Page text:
This is not just because hormonally-charged teenagers will have less pocket money to spend on glossy magazines such as FHM or Elle. Emap is mainly vulnerable because advertising will account for about 40 per cent of revenues this year. Given its high fixed cost base, any decline in spending would quickly feed through into lower profits.
However, Kevin Hand believes the gloom is overdone. Presenting his first set of interim results yesterday, Emap's new chief executive sounded upbeat. True, advertising spending in the UK is showing signs of slowing. But revenues in France - 27 per cent of the total in the half to September - are strong. And advertising on radio, a more mature medium than during the last recession, should also hold up.
Indeed, Mr Hand thinks a slowdown could create opportunities by forcing some of the weaker titles to sell out or close down. Expansion plans are also on track: Project J, a new high-frequency entertainment title, is due for launch in the UK in the spring. And Emap promises at least one launch in France - possibly a local version of FHM - in the next six months.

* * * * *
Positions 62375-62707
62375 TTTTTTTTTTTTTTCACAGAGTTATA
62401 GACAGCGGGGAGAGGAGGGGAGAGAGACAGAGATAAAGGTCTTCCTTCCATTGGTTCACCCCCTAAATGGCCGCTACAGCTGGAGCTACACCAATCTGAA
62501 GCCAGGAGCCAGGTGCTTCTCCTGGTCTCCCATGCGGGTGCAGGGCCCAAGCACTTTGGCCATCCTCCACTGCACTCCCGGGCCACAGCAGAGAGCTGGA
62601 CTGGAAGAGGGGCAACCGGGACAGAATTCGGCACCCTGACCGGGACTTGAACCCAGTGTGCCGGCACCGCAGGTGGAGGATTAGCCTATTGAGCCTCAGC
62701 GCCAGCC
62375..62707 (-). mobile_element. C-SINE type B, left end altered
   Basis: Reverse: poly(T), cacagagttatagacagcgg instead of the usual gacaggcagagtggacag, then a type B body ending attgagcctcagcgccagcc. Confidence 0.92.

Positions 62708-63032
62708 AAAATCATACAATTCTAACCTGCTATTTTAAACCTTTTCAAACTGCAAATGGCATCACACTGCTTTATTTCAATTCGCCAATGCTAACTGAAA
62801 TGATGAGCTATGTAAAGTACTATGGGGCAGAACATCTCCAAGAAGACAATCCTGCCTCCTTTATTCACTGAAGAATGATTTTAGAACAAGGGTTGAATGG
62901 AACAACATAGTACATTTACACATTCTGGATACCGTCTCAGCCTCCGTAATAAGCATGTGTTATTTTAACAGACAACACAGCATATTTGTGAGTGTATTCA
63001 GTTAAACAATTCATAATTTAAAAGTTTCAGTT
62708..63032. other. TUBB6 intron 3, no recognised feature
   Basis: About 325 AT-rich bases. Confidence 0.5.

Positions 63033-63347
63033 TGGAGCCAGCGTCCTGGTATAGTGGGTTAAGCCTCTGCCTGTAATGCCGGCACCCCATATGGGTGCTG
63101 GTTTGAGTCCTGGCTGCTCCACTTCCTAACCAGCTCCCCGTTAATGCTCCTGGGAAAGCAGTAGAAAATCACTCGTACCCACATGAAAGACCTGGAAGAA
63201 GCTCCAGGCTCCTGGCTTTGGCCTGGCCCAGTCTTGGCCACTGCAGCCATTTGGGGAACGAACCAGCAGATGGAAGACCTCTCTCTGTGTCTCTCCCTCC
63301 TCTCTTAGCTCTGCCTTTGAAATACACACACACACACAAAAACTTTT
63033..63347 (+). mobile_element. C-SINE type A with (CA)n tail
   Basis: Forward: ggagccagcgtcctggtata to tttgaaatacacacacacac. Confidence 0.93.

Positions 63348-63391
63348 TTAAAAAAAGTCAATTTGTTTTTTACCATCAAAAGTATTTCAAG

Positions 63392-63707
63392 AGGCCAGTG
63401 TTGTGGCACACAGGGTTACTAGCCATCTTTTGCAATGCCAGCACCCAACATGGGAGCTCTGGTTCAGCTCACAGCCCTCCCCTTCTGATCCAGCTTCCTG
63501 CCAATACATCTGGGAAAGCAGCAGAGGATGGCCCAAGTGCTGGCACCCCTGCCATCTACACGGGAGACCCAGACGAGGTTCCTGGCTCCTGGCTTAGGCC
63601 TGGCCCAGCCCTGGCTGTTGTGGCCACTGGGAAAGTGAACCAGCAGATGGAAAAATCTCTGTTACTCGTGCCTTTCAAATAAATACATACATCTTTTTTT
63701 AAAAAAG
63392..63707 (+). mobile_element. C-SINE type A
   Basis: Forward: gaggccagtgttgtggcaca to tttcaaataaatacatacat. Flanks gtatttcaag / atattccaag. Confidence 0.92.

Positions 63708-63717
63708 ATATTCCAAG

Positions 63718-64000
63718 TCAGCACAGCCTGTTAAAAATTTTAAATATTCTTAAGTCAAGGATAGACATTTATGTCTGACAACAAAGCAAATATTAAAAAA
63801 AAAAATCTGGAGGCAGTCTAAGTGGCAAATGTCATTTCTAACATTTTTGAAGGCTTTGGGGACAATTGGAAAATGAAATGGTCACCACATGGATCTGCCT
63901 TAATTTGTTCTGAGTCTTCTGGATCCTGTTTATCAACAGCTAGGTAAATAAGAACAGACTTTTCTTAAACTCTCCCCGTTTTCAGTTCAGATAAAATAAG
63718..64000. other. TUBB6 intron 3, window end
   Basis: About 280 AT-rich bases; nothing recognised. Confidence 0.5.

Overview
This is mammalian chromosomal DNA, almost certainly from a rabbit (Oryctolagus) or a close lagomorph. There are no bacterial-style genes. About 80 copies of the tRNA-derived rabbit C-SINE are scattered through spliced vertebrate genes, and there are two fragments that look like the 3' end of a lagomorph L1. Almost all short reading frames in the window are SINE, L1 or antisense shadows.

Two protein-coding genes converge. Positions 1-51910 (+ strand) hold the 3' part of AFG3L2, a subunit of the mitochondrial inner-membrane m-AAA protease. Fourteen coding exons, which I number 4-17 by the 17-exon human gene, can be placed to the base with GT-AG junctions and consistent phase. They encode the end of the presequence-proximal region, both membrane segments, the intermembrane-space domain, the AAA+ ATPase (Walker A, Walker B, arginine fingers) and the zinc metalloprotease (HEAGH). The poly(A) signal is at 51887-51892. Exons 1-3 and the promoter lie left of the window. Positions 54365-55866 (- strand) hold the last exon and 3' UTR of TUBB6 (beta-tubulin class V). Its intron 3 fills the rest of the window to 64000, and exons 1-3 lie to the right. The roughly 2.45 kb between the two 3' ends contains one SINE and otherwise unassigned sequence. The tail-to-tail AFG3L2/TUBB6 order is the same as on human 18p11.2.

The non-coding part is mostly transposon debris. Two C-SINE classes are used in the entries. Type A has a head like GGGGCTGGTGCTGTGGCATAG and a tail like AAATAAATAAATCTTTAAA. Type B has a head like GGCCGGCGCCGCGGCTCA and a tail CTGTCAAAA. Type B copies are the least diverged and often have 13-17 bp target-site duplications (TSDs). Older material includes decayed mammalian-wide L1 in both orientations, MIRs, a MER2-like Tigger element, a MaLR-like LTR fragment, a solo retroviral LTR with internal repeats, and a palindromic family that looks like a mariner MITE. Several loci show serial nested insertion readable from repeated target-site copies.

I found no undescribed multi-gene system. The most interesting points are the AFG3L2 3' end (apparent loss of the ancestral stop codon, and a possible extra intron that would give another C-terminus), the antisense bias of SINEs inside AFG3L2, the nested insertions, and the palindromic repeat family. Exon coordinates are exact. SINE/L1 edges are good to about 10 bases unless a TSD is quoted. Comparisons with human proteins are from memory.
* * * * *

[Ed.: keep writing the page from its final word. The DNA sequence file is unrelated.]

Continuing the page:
Further out, there is the possibility of transferring some of Emap's more successful titles into the US. The group's radio division, which is straining against ownership rules in the UK, could expand into France. The embryonic Internet ventures should start covering their costs in the next year or so. And with relatively low gearing, Emap could always spend pounds 500m or so on an acquisition.
Emap shares dipped 29p to 1,081p yesterday on profit-taking, but analysts are largely sticking with full-year profit forecasts - before a goodwill write-off and the proceeds of the sale of Red Dragon FM - of pounds 161m. Given its solid record and prospects, Emap fully deserves its forward earnings multiple of 21. A quality hold.